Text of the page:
I got into antiques by chance. An aunt left me some porcelain, silverware and bric-a-brac and when I sold it, I was surprised by how much it fetched – so I invested the money in more antiques and collectables, and started to sell those. Not having much experience, I made mistakes but also some big profits, so I decided to take a break from journalism to see if I could make a living buying and selling. That break turned out to be eight years! During that time, I had an antiques shop, and worked as an auctioneer. I also used the time to write newspaper and magazine features on antiques and collecting and a several books, and also appeared on radio and television. It was an enjoyable and lucrative period but I always missed journalism, and returned to it in the 1980s, though I continued to write about antiques.
• I believe you didn’t begin to write fiction for publication until a comparatively late stage in life. Why was this?
Although my first non-fiction book was published when I was 39, it was to be another ten years before I began writing fiction. I was about to go on holiday, and while looking for a book to take with me, I came across a short story collection by William Boyd – The Destiny of Nathalie ‘X’. It was superbly written and immediately sparked my interest in writing a short story, something I had never previously considered.
I entered two of my stories in national competitions, and I was amazed when one won a prize and the other was short-listed. Suitably inspired, I wrote a short story collection, Escaping The Rain, published in 2000.
• The ‘hero’ of your novels and new short story collections is private detective Max Slater. Is he based on anyone you know? How would you describe him?
Max is an ex-journalist turned private eye. He tries to avoid taking on routine cases, preferring more of a challenge. He has a very strong sense of justice, so has no issues with bending or even breaking the law if he feels it is the only way to achieve a fair result. That element of him is, in effect, a homage to Philip Marlowe, Raymond Chandler’s iconic private eye whose sense of honour and truth dominated his investigations. The rest of Max Slater’s character is loosely based on me – though Max is better looking and far more witty!
• Do you have theories about life that you try to get across to readers as part of the theme of a book? If so, can you tell us what they are? What is your philosophy and approach to life? Has it changed as you’ve got older?
How we view life does change as we get older, as we learn from experience and become more reflective. I feel it is important in life to be positive, optimistic and persevering because that attitude can really make a difference. Many things in life appear to just happen, to be outside of our control, but I believe being positive and hopeful can in some situations alter the outcome. Your attitude can directly or even subconsciously influence everything around you, put you in a different place in the scenario of life or at least present you with more options. I don’t particularly theme my books in this way, but I like to think Max triumphs over adversity because he has those same qualities.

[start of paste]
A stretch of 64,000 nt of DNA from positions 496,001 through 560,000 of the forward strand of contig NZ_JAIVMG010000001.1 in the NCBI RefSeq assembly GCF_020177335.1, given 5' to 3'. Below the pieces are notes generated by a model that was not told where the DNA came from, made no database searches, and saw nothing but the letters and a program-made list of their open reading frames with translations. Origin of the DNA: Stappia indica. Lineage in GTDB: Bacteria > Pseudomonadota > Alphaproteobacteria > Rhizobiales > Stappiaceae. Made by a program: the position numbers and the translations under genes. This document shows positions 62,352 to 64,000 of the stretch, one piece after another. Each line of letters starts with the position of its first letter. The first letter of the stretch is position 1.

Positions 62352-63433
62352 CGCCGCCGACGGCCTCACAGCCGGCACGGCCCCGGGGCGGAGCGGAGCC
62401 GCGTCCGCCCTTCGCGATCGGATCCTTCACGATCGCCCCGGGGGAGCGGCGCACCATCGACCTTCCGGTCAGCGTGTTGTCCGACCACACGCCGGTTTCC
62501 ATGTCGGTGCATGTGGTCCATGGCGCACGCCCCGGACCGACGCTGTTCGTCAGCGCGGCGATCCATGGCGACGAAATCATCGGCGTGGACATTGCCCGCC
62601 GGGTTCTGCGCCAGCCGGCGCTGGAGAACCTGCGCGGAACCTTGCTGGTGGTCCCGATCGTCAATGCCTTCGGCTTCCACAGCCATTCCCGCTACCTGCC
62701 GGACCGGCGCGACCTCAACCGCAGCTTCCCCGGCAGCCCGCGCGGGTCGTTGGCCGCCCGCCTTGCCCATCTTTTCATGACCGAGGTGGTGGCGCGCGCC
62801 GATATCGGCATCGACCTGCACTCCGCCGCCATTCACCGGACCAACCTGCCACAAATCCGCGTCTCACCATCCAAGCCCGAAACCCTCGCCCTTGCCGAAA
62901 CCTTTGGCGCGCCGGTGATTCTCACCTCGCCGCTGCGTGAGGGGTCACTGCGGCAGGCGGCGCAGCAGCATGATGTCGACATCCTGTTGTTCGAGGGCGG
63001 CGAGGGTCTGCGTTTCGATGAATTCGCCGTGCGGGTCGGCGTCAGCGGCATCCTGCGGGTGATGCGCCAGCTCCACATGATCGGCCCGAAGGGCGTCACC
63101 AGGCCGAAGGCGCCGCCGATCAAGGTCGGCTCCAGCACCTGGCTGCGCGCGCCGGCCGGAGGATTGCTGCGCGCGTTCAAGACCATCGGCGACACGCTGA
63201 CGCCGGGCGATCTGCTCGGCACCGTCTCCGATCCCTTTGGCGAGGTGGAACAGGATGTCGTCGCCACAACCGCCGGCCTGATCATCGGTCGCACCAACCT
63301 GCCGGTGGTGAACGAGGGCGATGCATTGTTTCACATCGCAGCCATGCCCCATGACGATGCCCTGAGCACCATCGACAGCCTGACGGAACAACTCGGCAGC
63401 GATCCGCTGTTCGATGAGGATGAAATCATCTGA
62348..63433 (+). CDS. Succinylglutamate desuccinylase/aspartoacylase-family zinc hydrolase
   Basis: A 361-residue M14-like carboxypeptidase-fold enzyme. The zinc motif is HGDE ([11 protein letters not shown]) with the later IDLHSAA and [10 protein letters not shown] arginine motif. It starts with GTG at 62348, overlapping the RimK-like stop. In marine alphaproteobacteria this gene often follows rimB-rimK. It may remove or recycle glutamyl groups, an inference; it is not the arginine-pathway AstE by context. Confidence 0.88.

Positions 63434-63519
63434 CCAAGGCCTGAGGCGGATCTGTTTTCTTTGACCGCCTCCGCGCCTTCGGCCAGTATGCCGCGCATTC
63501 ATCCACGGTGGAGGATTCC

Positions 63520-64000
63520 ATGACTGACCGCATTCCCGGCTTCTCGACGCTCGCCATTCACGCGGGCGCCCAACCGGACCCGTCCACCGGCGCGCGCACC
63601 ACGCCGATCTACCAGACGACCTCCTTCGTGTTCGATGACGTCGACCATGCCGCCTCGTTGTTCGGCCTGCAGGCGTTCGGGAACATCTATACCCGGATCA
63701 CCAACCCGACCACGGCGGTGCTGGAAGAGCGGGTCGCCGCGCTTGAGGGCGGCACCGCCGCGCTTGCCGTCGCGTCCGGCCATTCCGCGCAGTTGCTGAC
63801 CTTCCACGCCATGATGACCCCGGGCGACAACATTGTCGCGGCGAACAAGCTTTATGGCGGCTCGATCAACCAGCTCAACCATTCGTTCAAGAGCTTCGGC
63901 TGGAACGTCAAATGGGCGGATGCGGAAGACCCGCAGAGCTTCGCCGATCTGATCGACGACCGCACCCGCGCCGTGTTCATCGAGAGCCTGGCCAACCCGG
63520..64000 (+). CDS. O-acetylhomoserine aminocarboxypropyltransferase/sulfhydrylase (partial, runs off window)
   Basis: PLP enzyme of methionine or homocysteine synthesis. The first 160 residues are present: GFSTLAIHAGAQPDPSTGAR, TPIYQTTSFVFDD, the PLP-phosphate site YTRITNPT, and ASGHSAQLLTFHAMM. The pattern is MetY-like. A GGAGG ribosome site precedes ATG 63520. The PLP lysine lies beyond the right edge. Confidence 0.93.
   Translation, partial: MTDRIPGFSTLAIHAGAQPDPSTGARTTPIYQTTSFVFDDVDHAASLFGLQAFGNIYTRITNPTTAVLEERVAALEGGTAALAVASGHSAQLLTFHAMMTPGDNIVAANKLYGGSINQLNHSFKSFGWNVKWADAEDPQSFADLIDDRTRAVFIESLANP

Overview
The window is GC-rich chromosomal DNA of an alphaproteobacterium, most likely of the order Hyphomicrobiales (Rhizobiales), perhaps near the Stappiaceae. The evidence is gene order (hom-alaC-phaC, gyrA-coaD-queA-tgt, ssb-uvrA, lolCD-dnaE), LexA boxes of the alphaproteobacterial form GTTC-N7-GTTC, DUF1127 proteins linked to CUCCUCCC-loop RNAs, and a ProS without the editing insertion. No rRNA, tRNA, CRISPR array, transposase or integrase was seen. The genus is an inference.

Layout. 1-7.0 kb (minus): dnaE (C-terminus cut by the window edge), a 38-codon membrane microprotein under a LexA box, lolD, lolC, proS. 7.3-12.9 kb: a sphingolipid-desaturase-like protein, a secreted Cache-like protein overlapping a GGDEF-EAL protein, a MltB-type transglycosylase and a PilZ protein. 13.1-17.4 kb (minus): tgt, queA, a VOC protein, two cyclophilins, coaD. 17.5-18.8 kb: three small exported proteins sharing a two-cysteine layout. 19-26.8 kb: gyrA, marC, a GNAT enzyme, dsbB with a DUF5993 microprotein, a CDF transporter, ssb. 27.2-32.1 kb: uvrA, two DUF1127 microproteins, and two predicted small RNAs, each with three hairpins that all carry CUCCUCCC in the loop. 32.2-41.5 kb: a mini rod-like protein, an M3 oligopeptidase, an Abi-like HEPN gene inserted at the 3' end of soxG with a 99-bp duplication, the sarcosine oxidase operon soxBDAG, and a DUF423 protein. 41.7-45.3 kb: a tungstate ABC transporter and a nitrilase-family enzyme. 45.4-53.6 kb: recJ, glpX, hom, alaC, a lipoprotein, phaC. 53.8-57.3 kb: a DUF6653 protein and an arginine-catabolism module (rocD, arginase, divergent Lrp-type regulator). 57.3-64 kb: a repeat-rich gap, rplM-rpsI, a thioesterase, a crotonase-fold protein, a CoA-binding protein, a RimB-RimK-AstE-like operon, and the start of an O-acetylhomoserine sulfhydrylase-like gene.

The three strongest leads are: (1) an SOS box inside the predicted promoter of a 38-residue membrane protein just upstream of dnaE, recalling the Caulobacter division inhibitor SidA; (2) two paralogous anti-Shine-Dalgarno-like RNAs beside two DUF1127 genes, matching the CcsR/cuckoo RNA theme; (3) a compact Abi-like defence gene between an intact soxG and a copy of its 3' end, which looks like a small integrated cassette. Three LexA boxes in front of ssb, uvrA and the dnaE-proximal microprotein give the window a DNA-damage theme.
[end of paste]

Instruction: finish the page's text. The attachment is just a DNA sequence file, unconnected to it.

• You’ve recently completed a collection of love poems which by all accounts are romantic, moving and reverberate with emotion. Why did you write them? What inspired you? Do you find it easy to write poetry?
Sir Bob Geldof said recently that he has always found poetry more useful in life than maths, and I agree. Poetry can prise open the cracks in our heart and soul and give us a new and often clearer perspective. Poetry can be inspiring and certainly more healing in a way that novels and films cannot. Poetry connects directly to our deepest emotions and can help us deal with the inevitable ups and downs of relationships.
The difficult part of writing poetry is getting the idea, the aspect you are trying to highlight, the point you want the poem to make. Once I have that, I find I can jot down the basic framework in just a few minutes. After that, it is just a matter of honing and polishing.
• Finally, how do you write? Do you have rituals that you stick to or are you the sort of writer who can pick up pen and paper or laptop wherever you are and just start writing?
I once spent a day with Roald Dahl at his home in Buckinghamshire, discussing his writing, and one thing he said to me really struck home – having the right place to write is very important. Roald had a beautiful country house with many rooms and lovely views, but he chose to write in a small shed in his garden, because that was where he felt most at ease and most inspired. Some people can write a best-seller on their kitchen table between cooking a meal and caring for their children, and I very much admire them. But I prefer quiet and solitude. Most of my books have been written – in first draft form – while taking a solo holiday in a country cottage or a Spanish villa, and not answering the telephone. I find the change of location and absence of domestic routine frees the imagination and boosts creative energy. But every writer will have their own ideal situation for writing. It doesn’t matter what it is, as long as they are happy with it.
Nick Fletcher was interviewed by Eve Kerswill